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Blowout mechanism of Alasehir (Turkey) geothermal field and its effects on groundwater chemistry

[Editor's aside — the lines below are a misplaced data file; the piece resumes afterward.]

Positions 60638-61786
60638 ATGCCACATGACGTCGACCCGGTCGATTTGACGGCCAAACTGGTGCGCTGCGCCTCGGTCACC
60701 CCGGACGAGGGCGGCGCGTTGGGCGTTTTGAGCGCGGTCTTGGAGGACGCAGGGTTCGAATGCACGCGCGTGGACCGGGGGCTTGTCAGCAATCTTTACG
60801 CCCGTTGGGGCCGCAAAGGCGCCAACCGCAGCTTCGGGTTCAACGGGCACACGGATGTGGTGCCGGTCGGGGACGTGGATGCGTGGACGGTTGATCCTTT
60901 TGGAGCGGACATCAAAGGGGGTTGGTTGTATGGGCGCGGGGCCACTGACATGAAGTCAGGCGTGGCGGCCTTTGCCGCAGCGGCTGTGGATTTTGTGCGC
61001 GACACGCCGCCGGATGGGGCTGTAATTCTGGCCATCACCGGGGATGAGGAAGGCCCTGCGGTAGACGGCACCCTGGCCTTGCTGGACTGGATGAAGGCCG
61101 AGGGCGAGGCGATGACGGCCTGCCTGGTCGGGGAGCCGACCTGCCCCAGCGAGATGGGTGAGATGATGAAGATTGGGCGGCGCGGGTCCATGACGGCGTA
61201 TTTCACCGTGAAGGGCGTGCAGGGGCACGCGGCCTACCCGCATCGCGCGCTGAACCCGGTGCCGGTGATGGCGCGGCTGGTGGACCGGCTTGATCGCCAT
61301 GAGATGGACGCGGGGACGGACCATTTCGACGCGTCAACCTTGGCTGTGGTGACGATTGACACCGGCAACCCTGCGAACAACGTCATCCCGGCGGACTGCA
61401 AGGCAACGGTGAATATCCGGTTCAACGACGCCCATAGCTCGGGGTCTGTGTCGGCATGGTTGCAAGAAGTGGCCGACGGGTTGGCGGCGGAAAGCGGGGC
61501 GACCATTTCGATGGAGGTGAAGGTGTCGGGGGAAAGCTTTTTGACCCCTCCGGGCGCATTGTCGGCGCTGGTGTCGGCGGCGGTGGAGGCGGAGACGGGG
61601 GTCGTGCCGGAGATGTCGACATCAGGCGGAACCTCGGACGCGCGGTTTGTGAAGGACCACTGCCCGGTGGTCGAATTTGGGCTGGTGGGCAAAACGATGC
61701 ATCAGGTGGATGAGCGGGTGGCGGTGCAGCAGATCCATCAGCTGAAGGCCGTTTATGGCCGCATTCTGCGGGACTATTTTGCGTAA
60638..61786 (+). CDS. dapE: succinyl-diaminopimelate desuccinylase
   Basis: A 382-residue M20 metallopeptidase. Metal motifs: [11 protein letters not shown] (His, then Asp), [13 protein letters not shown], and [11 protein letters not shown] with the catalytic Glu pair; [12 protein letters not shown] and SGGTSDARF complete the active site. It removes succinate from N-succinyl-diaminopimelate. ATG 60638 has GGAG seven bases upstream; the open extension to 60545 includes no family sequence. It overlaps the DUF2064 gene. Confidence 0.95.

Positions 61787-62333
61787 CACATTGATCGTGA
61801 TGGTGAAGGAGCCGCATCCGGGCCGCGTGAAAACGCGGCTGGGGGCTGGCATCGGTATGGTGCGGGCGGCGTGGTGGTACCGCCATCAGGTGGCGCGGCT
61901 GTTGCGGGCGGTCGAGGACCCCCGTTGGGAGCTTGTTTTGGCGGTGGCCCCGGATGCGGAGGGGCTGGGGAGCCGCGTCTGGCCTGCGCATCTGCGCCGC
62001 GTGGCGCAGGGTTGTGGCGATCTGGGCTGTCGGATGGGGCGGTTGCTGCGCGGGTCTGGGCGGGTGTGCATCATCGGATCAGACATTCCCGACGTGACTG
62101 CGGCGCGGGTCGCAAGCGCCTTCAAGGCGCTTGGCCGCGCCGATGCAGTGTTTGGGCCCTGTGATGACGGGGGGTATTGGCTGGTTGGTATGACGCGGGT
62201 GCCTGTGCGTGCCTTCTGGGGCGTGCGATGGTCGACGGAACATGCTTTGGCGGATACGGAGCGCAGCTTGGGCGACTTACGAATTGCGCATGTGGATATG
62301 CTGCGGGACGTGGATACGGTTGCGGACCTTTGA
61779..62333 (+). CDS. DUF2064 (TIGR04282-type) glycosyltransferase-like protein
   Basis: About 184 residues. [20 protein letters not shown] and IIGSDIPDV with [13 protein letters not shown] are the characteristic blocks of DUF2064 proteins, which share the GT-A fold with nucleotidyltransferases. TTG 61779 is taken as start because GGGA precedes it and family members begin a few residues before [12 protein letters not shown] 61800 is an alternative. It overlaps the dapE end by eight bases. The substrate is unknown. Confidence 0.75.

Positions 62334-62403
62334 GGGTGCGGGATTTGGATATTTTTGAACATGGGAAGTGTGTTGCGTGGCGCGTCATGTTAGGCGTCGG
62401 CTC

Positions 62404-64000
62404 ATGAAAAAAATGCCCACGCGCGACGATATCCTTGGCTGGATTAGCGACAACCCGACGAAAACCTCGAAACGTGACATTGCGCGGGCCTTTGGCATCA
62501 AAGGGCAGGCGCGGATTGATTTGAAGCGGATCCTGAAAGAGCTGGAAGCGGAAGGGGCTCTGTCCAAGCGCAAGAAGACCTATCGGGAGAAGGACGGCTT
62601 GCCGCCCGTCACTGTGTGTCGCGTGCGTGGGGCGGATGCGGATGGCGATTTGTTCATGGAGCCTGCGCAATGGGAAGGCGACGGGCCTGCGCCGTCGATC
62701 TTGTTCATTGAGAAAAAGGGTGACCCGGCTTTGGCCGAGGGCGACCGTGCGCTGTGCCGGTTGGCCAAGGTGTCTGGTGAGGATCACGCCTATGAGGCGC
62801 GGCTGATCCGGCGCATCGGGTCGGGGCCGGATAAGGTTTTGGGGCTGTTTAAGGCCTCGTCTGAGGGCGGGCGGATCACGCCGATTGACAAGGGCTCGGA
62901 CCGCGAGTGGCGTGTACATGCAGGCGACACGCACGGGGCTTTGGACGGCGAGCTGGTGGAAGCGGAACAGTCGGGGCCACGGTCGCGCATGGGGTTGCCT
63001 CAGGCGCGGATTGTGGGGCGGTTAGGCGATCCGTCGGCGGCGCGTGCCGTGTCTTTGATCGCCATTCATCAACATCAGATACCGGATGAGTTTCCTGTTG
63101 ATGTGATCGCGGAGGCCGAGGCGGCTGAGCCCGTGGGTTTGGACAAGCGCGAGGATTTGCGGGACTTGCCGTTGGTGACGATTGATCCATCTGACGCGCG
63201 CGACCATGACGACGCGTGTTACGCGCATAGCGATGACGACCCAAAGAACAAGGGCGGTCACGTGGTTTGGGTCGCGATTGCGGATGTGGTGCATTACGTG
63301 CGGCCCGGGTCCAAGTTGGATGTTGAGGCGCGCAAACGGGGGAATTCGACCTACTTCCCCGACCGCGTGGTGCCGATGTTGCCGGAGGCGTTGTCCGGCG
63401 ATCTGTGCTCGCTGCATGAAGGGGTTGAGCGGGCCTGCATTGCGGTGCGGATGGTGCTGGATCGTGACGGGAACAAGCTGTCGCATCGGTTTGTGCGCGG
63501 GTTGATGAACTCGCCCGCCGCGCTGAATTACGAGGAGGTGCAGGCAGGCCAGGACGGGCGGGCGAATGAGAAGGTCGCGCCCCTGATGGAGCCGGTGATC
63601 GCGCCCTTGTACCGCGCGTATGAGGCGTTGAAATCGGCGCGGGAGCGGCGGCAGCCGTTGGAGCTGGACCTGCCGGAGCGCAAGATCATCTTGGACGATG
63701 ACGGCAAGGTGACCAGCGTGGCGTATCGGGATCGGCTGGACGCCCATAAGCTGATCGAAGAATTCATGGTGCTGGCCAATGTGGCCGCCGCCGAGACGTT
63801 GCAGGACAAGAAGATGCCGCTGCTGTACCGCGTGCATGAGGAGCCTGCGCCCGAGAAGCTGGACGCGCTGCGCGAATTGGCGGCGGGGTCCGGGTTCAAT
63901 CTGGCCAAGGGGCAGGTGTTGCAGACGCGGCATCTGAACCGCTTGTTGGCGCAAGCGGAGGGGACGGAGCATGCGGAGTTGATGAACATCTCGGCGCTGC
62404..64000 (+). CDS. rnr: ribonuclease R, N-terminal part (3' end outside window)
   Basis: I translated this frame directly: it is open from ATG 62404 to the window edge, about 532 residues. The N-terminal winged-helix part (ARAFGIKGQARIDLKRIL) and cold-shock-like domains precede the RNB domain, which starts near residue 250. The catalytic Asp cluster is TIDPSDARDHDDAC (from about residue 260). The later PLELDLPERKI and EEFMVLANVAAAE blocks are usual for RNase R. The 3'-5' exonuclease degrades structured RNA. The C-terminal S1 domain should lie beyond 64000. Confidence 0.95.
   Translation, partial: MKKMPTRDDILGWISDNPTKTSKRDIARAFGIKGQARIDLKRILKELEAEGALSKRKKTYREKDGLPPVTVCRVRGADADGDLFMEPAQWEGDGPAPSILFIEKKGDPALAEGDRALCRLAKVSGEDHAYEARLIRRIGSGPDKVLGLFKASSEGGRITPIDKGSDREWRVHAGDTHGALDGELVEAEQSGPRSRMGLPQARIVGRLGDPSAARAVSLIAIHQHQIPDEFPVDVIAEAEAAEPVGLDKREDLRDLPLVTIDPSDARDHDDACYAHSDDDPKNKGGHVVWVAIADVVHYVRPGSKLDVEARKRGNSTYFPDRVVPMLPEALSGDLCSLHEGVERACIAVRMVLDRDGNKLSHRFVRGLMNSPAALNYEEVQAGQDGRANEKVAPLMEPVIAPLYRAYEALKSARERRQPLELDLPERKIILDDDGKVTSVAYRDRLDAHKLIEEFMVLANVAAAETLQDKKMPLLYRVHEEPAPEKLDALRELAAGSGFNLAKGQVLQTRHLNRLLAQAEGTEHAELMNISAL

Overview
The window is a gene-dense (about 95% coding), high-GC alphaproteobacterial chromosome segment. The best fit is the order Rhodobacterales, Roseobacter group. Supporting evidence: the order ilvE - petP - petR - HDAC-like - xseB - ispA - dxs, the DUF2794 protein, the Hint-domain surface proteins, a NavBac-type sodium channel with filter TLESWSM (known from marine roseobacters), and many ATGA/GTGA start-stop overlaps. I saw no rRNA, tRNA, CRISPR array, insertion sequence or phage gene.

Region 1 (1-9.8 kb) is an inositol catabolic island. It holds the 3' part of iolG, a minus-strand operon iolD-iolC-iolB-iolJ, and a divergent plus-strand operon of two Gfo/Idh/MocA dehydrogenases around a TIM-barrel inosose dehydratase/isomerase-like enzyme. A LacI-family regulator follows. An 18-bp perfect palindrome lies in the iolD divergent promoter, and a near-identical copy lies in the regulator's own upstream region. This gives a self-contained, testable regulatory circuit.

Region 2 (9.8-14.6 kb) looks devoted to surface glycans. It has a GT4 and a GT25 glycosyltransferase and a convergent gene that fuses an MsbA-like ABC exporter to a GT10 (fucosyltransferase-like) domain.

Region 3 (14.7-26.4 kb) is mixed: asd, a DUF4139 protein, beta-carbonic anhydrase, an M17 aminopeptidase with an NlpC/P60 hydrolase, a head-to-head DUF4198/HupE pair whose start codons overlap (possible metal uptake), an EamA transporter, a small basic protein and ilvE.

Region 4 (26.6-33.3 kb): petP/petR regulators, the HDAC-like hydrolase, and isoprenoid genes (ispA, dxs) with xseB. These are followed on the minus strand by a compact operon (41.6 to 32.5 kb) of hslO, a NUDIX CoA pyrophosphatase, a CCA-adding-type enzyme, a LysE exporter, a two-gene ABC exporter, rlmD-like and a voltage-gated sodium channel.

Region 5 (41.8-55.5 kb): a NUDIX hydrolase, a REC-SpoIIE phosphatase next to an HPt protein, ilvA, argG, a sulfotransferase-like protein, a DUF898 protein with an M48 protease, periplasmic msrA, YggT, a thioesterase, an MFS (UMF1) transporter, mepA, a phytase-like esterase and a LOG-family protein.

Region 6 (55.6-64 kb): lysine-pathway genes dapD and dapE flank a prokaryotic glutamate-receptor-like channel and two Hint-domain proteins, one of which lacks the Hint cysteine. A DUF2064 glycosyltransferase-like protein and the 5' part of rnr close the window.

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Anatolia region is one of the most seismically active regions in the world and has a considerably high level of geothermal energy potential. Some of these geothermal resources have been used for power generation and direct heating. Most of the high enthalpy geothermal systems are located in western part of Turkey. Alasehir is the most important geothermal site in western part of Turkey. Many geothermal wells have been drilled in Alasehir Plain to produce the geothermal fluid from the deep reservoir in the last 10 years. A blowout accident happened during a geothermal well drilling operation in Alasehir Plain, and significant amount of geothermal fluid surfaced out along the fault zone in three locations. When drilling string entered the reservoir rock about 1000 m, blowout occurred. As the well head preventer system was closed because of the blowout, high-pressure fluid surfaced out along the fault zone cutting the Neogene formation. In order to understand the geothermal fluid effects on groundwater chemistry, physical and chemical compositions of local cold groundwater were monitored from May 2012 to September 2014 in the study area. The geothermal fluid was found to be of Na–HCO3 water type, and especially, arsenic and boron concentrations reached levels as high as 3 and 127 mg/L, respectively. The concentrations of arsenic and boron in the geothermal fluid and groundwater exceeded the maximum allowable limits given in the national and international standards for drinking water quality. According to temporally monitored results, geothermal fluid has extremely high mineral content which influenced the quality of groundwater resources of the area where water resource is commonly used for agricultural irrigation.